9950 ESA

9950 ESA
Animated orbit of 9950 ESA
Discovery [1]
Discovered byC. Pollas
Discovery siteCaussols Obs. (010)
Discovery date8 November 1990
(9950) ESA
Named after
European Space Agency[2]
1990 VB
NEO · Amor[1][3][4]
Orbital characteristics[1]
Epoch 4 September 2017 (JD 2458000.5)
Uncertainty parameter 0
Observation arc26.90 yr (9,824 days)
Aphelion3.7367 AU
Perihelion1.1391 AU
2.4379 AU
3.81 yr (1,390 days)
0° 15m 32.04s / day
Earth MOID0.2806 AU · 109.3 LD
Physical characteristics
Dimensions1.71 km (calculated)[5]
3 km (estimated)[4]: 21 
6.707±0.002 h[6][a]
6.7078±0.0007 h[7]
6.712±0.005 h[8][b]
0.20 (assumed)[5]

9950 ESA, provisional designation 1990 VB, is an eccentric asteroid and elongated near-Earth object of the Amor group, approximately 1.7 kilometers in diameter. It was discovered on 8 November 1990, by French astronomer Christian Pollas at the Centre de recherches en géodynamique et astrométrie (Cerga) at Caussols in southeastern France.[3] It was named for the European Space Agency (ESA).[2]

Orbit and classification[]

Orbit of ESA (blue), the inner planets and Jupiter (outermost)

ESA is an Amor asteroid – a subgroup of near-Earth asteroids that approach the orbit of Earth from beyond, but do not cross it. It orbits the Sun at a distance of 1.1–3.7 AU once every 3 years and 10 months (1,390 days). Its orbit has an eccentricity of 0.53 and an inclination of 15° with respect to the ecliptic.[1] The body's observation arc begins with its official discovery observation at Caussols in November 1990.[3]

Close approaches[]

ESA has an Earth minimum orbit intersection distance of 0.2806 AU (42,000,000 km), which corresponds to 109.3 lunar distances. It approached the Earth at 0.393 AU on 18 October 1990, three weeks prior to its discovery, and made two more close approaches in August and September 2013, respectively. Its next close encounter with Earth will be in October 2032, at distance of 0.3043 AU (45,500,000 km).[1]

The eccentric asteroid is also a Mars-crosser. In March 1987, it approached the Red Planet at 0.0990 AU (14,800,000 km).[1]

Physical characteristics[]

ESA is an assumed stony S-type asteroid.[5]

Rotation period[]

In 2013, three rotational lightcurves of ESA were obtained from photometric observations by the EURONEAR Lightcurve Survey and by American astronomers Brian Warner and Robert Stephens at the Center for Solar System Studies (U81/U82). Lightcurve analysis gave a rotation period between 6.707 and 6.712 hours with a brightness variation of 0.44 to 0.89 magnitude (U=3/3/3-).[6][7][8][a][b] A high brightness amplitude typically indicates that the body's shape is irregular and elongated, rather than spherical.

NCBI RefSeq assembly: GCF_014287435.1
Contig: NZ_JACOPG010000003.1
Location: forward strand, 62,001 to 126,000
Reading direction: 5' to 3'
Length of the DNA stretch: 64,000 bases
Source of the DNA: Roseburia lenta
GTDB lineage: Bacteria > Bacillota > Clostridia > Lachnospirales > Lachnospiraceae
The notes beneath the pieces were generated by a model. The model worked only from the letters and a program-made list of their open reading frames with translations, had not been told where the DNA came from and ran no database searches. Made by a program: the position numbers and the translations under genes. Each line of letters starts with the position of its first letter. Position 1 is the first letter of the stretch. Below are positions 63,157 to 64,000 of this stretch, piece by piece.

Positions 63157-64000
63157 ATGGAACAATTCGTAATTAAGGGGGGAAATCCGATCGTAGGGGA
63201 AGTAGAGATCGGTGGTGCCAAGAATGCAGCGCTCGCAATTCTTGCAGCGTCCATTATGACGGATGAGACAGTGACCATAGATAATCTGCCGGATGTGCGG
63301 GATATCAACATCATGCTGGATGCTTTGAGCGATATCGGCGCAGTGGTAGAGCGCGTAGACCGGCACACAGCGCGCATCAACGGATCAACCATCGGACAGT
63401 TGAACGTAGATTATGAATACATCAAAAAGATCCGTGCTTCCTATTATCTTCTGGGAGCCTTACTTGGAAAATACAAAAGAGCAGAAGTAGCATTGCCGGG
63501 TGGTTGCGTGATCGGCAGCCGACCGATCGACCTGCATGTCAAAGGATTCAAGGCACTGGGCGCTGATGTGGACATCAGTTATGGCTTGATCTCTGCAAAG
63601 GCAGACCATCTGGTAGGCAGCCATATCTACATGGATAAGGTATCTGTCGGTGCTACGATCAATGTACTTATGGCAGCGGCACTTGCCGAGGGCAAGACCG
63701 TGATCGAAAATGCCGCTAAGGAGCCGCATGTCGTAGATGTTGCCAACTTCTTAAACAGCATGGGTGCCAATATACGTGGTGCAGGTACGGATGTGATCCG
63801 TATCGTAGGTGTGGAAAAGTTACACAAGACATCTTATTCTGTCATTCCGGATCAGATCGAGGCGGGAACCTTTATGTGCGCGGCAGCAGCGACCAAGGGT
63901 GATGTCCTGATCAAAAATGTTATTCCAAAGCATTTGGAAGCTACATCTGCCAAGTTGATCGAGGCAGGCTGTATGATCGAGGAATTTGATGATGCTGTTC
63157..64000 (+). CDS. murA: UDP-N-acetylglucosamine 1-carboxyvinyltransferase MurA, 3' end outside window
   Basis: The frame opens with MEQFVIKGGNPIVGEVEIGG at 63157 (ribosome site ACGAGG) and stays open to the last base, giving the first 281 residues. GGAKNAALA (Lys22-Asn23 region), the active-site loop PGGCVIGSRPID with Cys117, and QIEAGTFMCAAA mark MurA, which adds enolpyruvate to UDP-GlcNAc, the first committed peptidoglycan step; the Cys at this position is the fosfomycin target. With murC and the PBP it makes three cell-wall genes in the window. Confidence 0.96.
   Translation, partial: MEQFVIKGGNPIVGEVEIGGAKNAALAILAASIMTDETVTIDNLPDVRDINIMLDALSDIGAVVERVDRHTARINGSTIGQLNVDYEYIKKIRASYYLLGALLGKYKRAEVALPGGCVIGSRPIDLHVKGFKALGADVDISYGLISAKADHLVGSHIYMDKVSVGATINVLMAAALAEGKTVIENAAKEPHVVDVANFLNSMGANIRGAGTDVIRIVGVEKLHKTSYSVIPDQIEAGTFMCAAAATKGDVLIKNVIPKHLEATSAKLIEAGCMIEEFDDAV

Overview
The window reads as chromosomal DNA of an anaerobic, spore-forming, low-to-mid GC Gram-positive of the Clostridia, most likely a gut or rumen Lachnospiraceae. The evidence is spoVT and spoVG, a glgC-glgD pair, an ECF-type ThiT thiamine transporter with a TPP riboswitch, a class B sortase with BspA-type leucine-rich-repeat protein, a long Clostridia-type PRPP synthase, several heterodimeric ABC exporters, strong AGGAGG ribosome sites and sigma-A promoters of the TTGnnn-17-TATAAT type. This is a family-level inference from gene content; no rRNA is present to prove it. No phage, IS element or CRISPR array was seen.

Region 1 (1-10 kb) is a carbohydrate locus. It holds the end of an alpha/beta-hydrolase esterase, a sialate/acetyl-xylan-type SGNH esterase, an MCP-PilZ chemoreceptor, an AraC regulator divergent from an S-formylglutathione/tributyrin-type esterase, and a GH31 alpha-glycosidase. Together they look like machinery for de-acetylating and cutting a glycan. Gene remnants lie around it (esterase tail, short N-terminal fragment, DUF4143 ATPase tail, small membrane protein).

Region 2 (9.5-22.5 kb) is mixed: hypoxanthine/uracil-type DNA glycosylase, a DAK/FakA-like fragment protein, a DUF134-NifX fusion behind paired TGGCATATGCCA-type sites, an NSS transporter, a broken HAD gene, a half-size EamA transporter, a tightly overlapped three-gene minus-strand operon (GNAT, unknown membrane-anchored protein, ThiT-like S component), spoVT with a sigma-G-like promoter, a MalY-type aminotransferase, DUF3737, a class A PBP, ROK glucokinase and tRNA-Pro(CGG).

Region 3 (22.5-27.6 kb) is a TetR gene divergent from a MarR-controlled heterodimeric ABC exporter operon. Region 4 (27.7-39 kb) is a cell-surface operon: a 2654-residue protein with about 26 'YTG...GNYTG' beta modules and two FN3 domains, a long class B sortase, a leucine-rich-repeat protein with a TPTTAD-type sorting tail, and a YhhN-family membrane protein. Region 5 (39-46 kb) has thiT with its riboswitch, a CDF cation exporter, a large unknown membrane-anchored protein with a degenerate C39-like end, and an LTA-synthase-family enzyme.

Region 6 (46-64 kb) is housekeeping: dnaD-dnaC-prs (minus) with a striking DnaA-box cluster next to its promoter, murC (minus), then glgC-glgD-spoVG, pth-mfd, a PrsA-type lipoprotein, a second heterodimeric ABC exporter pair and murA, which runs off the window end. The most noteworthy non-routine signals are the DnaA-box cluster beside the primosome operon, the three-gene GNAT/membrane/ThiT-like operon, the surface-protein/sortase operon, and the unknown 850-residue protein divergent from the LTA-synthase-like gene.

Diameter and albedo[]

In the early 1990s, David Tholen at the Institute for Astronomy of the University of Hawaii estimated a diameter of 3 kilometers for ESA.[4]: 21  The Collaborative Asteroid Lightcurve Link assumes a standard albedo for stony asteroids of 0.20 and calculates a diameter of 1.71 kilometers based on an absolute magnitude of 16.2.[5]


This minor planet was named after the European Space Agency (ESA), which formed in 1974. The name was suggested by French astronomer Jean Louis Heudier, after whom the asteroid 4602 Heudier was named.[2] The official naming citation was published by the Minor Planet Center on 15 December 2005 (M.P.C. 55720).[9]


  1. ^ a b Stephens (2013) lightcurve plot of (9950) ESA rotation period 6.707±0.002 hours with a brightness amplitude of 0.44±0.02 mag. Quality code: 3. Summary figures at the Center for Solar System Studies and at the LCDB
  2. ^ a b Warner (2013) lightcurve plot of (9950) ESA rotation period 6.712±0.005 hours with a brightness amplitude of 0.56±0.03 mag. Quality code: 3. Summary figures at the Center for Solar System Studies and at the LCDB


  1. ^ a b c d e f g "JPL Small-Body Database Browser: 9950 ESA (1990 VB)" (2017-10-01 last obs.). Jet Propulsion Laboratory. Retrieved 6 October 2017.
  2. ^ a b c Schmadel, Lutz D. (2006). "(9950) Esa [2.44, 0.53, 14.6]". Dictionary of Minor Planet Names – (9950) ESA, Addendum to Fifth Edition: 2003–2005. Springer Berlin Heidelberg. p. 49. doi:10.1007/978-3-540-34361-5_388. ISBN 978-3-540-34361-5.
  3. ^ a b c "9950 ESA (1990 VB)". Minor Planet Center. Retrieved 6 October 2017.
  4. ^ a b c Harris, A. W.; Zappalá, V. (June 1991). "Photoelectric Photometry Opportunities: May–July". The Minor Planet Bulletin. 18.: 20. Bibcode:1991MPBu...18...20H. Retrieved 6 October 2017.
  5. ^ a b c d e f "LCDB Data for (9950) ESA". Asteroid Lightcurve Database (LCDB). Retrieved 6 October 2017.
  6. ^ a b Stephens, Robert D. (April 2014). "Asteroids Observed from CS3: 2013 October-December". The Minor Planet Bulletin. 41 (2): 92–95. Bibcode:2014MPBu...41...92S. ISSN 1052-8091. Retrieved 6 October 2017.
  7. ^ a b Vaduvescu, O.; Macias, A. Aznar; Tudor, V.; Predatu, M.; Galád, A.; Gajdos, S.; et al. (August 2017). "The EURONEAR Lightcurve Survey of Near Earth Asteroids". Earth. 120 (2): 41–100. Bibcode:2017EM&P..120...41V. doi:10.1007/s11038-017-9506-9. hdl:10316/80202. Retrieved 6 October 2017.
  8. ^ a b Warner, Brian D. (January 2014). "Near-Earth Asteroid Lightcurve Analysis at CS3-Palmer Divide Station: 2013 June-September". The Minor Planet Bulletin. 41 (1): 41–47. Bibcode:2014MPBu...41...41W. ISSN 1052-8091. Retrieved 6 October 2017.
  9. ^ "MPC/MPO/MPS Archive". Minor Planet Center. Retrieved 6 October 2017.

External links[]